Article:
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This article is more than 10 month old.

Gold hits one-week high as dollar eases, pandemic worsens

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Spot gold rose 0.2 percent to $1,892.15 per ounce by 0540 GMT, after hitting its highest level since November 9 at $1,898.81 earlier in the session.

Gold hits one-week high as dollar eases, pandemic worsens
Gold prices touched a one-week high on Monday as the dollar retreated while mounting US coronavirus cases fuelled concerns over the pandemic's impact on economic recovery, underpinning hopes of further monetary stimulus.
Spot gold rose 0.2 percent to $1,892.15 per ounce by 0540 GMT, after hitting its highest level since November 9 at $1,898.81 earlier in the session.
The US gold futures were up 0.3 percent at $1,892.20.
The dollar index hit a one-week trough, making bullion cheaper for holders of other currencies.
Coronavirus cases crossed the 11-million mark in the United States on Sunday, while President-elect Joe Biden's top advisers called for urgent action to address the crisis.
"There are still underlying problems in structural economies, with job creation being the biggest problem," said Stephen Innes, chief global market strategist at financial services firm Axi.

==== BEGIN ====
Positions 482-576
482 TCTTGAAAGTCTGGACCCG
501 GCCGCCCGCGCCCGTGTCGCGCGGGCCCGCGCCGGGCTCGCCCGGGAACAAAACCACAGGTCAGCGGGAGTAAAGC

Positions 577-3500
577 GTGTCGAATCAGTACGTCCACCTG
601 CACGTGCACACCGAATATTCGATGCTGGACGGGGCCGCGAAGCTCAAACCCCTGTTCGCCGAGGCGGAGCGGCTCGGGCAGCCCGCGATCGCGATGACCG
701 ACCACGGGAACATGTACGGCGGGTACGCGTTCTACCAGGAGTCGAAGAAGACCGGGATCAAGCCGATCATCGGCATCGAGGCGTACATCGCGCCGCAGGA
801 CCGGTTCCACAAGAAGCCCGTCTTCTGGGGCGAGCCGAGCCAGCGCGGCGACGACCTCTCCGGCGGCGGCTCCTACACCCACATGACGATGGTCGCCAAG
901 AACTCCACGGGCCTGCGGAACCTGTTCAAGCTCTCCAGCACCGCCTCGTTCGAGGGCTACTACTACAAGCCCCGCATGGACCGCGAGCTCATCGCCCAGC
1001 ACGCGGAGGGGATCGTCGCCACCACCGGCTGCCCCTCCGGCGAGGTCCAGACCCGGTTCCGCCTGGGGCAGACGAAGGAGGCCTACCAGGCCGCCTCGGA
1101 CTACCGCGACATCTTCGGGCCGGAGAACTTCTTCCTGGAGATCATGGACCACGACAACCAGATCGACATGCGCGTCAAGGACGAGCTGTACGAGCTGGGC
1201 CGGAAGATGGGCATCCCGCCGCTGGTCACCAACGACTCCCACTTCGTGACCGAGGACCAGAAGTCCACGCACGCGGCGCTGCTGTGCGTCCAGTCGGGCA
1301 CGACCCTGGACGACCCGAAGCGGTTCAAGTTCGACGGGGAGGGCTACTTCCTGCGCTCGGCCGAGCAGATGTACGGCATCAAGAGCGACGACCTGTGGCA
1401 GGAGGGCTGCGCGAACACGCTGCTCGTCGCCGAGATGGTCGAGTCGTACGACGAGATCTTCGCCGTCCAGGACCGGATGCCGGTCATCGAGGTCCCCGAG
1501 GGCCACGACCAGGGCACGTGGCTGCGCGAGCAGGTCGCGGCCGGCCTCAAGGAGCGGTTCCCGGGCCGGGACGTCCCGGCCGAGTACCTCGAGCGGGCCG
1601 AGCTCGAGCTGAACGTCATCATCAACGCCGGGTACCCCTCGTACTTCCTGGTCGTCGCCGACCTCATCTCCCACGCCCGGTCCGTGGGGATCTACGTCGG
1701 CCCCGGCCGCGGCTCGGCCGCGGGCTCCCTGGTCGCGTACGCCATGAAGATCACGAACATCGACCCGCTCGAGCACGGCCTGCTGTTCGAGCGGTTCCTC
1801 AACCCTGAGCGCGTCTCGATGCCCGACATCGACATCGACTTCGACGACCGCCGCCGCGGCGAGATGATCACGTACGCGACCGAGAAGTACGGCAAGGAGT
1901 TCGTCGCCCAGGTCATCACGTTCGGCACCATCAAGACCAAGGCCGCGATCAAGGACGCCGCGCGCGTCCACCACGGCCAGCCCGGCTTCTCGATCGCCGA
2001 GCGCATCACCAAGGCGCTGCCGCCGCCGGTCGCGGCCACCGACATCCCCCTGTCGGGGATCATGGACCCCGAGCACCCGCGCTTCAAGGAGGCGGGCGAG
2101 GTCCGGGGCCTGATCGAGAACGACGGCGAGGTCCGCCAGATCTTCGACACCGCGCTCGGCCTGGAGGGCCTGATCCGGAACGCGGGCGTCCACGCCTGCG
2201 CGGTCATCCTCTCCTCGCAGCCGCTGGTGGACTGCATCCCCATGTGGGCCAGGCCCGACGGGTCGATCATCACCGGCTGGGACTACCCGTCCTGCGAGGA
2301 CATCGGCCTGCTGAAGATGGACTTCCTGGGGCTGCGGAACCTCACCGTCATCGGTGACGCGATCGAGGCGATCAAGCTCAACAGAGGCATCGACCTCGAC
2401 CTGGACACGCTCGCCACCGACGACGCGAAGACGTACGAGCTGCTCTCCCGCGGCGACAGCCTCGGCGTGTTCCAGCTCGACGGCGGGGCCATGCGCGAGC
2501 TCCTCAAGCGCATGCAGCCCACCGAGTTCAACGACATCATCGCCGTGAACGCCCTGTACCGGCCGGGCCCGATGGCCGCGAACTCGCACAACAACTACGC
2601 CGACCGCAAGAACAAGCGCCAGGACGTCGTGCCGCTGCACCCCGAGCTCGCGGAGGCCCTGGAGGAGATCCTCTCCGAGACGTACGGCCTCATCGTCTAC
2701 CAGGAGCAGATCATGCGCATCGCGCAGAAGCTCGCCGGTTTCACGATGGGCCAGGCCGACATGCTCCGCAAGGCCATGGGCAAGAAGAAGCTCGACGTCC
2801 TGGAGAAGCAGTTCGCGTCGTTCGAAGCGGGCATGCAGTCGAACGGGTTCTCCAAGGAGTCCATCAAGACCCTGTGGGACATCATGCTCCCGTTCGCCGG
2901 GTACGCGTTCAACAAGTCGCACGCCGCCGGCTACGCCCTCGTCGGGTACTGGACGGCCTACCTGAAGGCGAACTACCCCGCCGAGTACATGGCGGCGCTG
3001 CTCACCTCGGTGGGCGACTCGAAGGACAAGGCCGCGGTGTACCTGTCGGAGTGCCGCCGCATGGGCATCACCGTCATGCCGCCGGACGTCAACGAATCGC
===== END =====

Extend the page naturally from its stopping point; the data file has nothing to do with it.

"Central banks are going to keep the markets flushed enough to bridge this gap between now and the vaccine."
Germany's Economy Minister Peter Altmaier said the country should brace for another 4-5 months of severe measures to halt the outbreak.
US Federal Reserve Chairman Jerome Powell repeated last week his view that more action from the central bank and Congress, in the form of further fiscal stimulus, would likely be needed.
Gold, which tends to benefit from stimulus measures from central banks as it is considered a hedge against inflation and currency debasement, has soared 25 percent this year.
Prices fell 3.3 percent last week after Pfizer said its experimental COVID-19 vaccine was over 90 percent effective based on initial trial results.
"From a technical point of view, gold may face some resistance around $1,900-$1,905," said Howie Lee, an economist at OCBC Bank, adding that bullion's move higher depends on clarity on fresh US fiscal stimulus.
Silver rose 1.1 percent to $24.91 per ounce. Platinum rose 1 percent to $897.52, while palladium was 1.1 percent higher at $2,350.20.